Clearly, the game is now given a new lease of life, allowing people to be eliminated and return to the game as often and as long as the game is played.
Unless of course, you are stuck way out on the edges of the galaxy, and no asteroids are to be seen anywhere. If this happens a lot – or not – try something new from the Variations tab below.
Practical Leadership Tips
Sometimes, there will be arguments as to whether an asteroid hit above or below one’s waistline. Pre-emptively, I like to suggest that if and when these conflicts occur that the two combatants take one of two routes – invite them to stand and argue for several minutes while everyone else is having a great time, or choose to sit down and enjoy the universal commotion going on around them.
To govern fair play, I often require people to actually toss their asteroids to eliminate others. That is, sometimes the more athletic people will chase and tag others using the tossable item in their hand (rather than throw it and possibly lose it.)
Clearly, your choice of tossable is critical, because these objects will be thrown at people. Maybe a tennis ball is okay if it strikes a leg, but it’s not okay when it hits someone in the head, especially when the head of an eliminated person (crouched down) is often at or below the height of most people’s waists. So choose carefully. Fleeceballs are ideal as are rolled up socks and nerf-balls.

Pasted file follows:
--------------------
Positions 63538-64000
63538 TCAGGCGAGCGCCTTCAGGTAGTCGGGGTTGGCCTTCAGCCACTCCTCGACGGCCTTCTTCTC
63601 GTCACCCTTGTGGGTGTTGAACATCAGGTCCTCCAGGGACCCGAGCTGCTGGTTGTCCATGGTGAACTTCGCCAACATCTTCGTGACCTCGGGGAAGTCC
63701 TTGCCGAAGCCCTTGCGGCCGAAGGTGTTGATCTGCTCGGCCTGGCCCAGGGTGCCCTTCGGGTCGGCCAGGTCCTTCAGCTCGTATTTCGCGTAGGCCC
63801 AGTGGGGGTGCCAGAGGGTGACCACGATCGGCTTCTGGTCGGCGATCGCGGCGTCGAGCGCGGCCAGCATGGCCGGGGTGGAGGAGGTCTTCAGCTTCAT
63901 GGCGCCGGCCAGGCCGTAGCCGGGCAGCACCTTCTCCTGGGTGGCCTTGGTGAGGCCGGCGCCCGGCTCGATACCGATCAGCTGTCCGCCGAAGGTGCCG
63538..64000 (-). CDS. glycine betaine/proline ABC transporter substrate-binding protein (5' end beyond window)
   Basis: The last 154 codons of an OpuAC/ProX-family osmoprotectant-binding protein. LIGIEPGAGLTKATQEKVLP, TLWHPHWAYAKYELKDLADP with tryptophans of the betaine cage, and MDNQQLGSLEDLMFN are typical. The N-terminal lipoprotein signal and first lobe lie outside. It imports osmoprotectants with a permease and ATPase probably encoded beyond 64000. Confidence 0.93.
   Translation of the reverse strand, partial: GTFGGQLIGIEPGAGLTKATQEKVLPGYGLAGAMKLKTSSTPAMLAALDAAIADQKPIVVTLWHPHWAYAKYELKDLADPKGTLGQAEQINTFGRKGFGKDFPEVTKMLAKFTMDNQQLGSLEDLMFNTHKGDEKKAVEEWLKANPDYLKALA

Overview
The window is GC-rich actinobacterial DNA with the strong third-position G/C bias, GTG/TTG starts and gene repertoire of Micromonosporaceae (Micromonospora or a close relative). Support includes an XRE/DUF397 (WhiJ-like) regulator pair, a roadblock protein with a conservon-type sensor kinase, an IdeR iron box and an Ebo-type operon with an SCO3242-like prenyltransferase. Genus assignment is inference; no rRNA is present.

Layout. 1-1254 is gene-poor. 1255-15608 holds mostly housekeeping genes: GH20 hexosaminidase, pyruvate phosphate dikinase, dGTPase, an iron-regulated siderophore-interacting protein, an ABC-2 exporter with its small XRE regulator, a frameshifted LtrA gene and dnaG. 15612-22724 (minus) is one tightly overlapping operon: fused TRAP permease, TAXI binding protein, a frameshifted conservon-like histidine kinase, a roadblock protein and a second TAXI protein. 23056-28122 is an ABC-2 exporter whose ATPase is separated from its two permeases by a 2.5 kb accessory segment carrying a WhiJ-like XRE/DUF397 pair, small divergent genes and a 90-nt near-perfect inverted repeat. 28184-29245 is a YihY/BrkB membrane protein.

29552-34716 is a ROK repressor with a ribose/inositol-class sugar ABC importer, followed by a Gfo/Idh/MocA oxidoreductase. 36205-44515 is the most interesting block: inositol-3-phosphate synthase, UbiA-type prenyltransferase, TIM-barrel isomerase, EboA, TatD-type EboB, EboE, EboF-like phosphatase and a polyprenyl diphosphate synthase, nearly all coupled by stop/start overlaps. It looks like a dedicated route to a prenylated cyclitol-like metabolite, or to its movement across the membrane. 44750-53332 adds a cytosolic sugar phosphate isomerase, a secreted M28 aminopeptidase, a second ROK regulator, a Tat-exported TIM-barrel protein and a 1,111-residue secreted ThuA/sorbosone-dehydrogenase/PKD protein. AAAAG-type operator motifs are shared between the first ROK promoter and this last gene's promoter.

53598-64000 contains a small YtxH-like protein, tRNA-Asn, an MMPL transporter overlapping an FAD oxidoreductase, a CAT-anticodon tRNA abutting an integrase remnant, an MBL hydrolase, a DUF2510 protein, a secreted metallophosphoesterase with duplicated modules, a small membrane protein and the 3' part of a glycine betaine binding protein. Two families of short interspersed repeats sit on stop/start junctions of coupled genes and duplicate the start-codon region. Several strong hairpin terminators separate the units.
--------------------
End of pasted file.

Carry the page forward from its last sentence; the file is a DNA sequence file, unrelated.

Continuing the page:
Health & Wellness Programming
There is no specific health & wellness perspective to this activity other than promoting the benefits to one’s wellbeing of enjoying a dose of physical exercise and a good laugh. In a small way, you could argue that the interaction required to safely and respectfully play Asteroids speaks to the benefits of building social-emotional learning skills insofar as keeping the activity physically and emotionally safe. To this end, consider your (activity) sequence carefully and always honour choice.
If you can think of more explicit ways in which Asteroids could be purposefully integrated into a health and wellness program, please leave a comment at the base of this page.